Telehealth and telemedicine have been growing in importance in serving the population with healthcare. As these new areas emerge, they are prepared for advances in the AR for incorporation into the delivery of healthcare. Telemedical cattle care applications can be developed demonstrating a care plan for an individual cow, indicating care and medications needs to be taken, management plans to be completed, and general daily tasks to document.
In the cattle handling experience at the university, the students have to move the cattle between yards using the animal handling techniques they have learnt in class. The AR training will make courses that involve live animals safer for the students and the animals. Therefore, students can capture and share the information on dairy cattle handling in the best possible manner.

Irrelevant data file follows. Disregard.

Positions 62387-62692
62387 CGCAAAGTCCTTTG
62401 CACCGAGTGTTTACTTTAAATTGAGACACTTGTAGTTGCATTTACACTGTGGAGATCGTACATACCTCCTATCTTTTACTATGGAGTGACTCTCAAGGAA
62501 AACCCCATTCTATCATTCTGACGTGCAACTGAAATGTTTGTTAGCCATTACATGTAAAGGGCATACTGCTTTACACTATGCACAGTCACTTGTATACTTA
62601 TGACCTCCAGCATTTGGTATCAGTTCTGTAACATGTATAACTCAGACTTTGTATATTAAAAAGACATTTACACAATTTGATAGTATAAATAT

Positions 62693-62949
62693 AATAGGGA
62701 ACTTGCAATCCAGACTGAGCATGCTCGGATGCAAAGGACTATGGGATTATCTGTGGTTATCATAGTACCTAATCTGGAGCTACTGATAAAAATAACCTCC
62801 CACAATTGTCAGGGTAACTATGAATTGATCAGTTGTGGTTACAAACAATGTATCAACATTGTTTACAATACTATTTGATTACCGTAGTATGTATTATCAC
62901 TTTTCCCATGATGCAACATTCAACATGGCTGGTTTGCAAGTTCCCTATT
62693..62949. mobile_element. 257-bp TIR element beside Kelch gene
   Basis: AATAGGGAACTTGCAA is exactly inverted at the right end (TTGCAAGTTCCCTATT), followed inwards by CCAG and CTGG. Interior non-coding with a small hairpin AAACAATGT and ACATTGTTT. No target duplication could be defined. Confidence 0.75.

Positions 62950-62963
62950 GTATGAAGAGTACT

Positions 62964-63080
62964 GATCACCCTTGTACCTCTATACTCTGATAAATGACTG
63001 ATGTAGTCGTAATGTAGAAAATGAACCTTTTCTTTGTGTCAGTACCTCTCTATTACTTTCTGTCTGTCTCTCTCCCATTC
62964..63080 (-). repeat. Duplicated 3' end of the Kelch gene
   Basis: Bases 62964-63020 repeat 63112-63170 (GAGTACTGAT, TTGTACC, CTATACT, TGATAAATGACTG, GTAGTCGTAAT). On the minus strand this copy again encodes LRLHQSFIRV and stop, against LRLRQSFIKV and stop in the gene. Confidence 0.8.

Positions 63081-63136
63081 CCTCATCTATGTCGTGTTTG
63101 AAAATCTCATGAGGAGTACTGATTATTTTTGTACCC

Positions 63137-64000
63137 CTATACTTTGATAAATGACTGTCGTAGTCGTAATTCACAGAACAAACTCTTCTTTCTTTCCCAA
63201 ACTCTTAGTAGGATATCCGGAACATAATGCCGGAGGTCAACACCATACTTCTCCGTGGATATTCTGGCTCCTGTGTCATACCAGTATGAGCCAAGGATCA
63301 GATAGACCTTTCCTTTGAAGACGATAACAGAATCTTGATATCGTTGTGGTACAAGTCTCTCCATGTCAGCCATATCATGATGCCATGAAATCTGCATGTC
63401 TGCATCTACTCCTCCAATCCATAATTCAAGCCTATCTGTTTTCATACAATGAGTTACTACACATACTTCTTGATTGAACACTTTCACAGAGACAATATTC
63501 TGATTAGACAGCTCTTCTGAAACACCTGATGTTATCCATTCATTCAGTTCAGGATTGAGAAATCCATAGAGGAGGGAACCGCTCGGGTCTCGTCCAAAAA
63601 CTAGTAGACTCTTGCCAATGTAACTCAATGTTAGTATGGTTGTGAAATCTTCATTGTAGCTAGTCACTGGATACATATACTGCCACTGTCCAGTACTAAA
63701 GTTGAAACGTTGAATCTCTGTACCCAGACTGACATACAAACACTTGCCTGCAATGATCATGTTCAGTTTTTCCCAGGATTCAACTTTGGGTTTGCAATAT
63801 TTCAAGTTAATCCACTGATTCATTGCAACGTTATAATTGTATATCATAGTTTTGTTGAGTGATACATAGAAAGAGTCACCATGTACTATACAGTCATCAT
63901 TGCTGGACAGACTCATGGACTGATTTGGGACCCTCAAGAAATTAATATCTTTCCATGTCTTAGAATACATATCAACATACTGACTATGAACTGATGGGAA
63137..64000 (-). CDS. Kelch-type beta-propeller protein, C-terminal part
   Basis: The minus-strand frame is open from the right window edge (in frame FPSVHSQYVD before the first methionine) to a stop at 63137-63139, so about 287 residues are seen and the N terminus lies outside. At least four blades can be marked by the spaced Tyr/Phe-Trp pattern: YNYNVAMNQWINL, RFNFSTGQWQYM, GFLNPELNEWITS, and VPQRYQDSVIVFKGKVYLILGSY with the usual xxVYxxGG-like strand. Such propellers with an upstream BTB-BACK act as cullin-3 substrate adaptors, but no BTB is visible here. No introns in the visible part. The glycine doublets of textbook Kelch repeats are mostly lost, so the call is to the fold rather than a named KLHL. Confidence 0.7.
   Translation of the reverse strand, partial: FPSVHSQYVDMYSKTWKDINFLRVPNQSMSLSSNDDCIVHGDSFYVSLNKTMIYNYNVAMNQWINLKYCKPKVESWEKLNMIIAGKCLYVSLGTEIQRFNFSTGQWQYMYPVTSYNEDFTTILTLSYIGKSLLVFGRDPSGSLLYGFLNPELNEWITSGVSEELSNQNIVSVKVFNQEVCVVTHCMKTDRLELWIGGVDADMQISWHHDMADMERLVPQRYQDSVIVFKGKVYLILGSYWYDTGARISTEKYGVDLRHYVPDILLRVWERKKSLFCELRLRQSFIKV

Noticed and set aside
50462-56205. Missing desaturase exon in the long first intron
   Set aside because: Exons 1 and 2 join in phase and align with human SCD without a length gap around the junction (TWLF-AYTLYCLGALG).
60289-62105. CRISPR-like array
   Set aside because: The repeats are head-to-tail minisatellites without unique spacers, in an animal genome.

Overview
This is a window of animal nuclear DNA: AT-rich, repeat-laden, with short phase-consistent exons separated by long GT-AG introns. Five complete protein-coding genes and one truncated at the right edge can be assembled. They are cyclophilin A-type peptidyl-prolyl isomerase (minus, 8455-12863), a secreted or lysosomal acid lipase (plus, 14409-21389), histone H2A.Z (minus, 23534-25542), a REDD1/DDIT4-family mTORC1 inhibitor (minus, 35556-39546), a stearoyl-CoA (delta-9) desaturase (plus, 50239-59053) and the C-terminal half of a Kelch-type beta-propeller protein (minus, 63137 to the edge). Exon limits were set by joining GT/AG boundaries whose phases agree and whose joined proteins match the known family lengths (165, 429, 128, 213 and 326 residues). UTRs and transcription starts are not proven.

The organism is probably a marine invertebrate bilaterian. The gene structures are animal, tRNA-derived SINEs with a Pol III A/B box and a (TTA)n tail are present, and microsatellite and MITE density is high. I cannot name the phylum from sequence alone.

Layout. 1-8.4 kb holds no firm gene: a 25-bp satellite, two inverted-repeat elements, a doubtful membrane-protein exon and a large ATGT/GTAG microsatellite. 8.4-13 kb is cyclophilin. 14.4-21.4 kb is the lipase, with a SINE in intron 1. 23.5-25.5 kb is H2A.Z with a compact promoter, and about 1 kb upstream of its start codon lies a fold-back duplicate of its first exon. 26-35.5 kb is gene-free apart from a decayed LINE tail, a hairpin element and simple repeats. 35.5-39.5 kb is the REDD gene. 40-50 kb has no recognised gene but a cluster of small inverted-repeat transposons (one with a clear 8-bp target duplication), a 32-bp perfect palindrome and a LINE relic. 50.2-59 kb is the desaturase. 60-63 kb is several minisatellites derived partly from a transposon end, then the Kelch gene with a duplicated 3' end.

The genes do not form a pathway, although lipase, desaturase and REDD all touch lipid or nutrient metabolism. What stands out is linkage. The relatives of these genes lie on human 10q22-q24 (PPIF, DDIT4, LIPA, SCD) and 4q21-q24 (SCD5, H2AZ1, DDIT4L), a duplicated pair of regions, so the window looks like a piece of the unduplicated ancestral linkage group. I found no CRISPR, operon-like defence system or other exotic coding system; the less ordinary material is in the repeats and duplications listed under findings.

By observing dairy cattle activities and recording vital signs through sensor technology, novel solutions using the AR systems can be designed to anticipate and prevent aggressive behaviours. Using real-time data and simulations, it can be predicted how cows will respond in particular environments, as well as to changes in barns, pens and populations. The AR technology allows comparisons between predicted behaviour and actual behaviour, providing insight to improve the cattle welfare.
In conclusion, smart dairy technologies increase the farmer’s ability to keep contact with individual animals in the growing livestock production intensification. The AR application is an efficient and feasible method in solving real-world problems in precision dairy farming. However, further research needs to be done to design different detection algorithms exploring AR tracking. Additionally, some other functions could be designed to better help dairy farmers by providing reliable and accurate data for management and planning purposes.
Co-author: Hossein Taheri, assistant professor, Department of Manufacturing Engineering, Georgia Southern University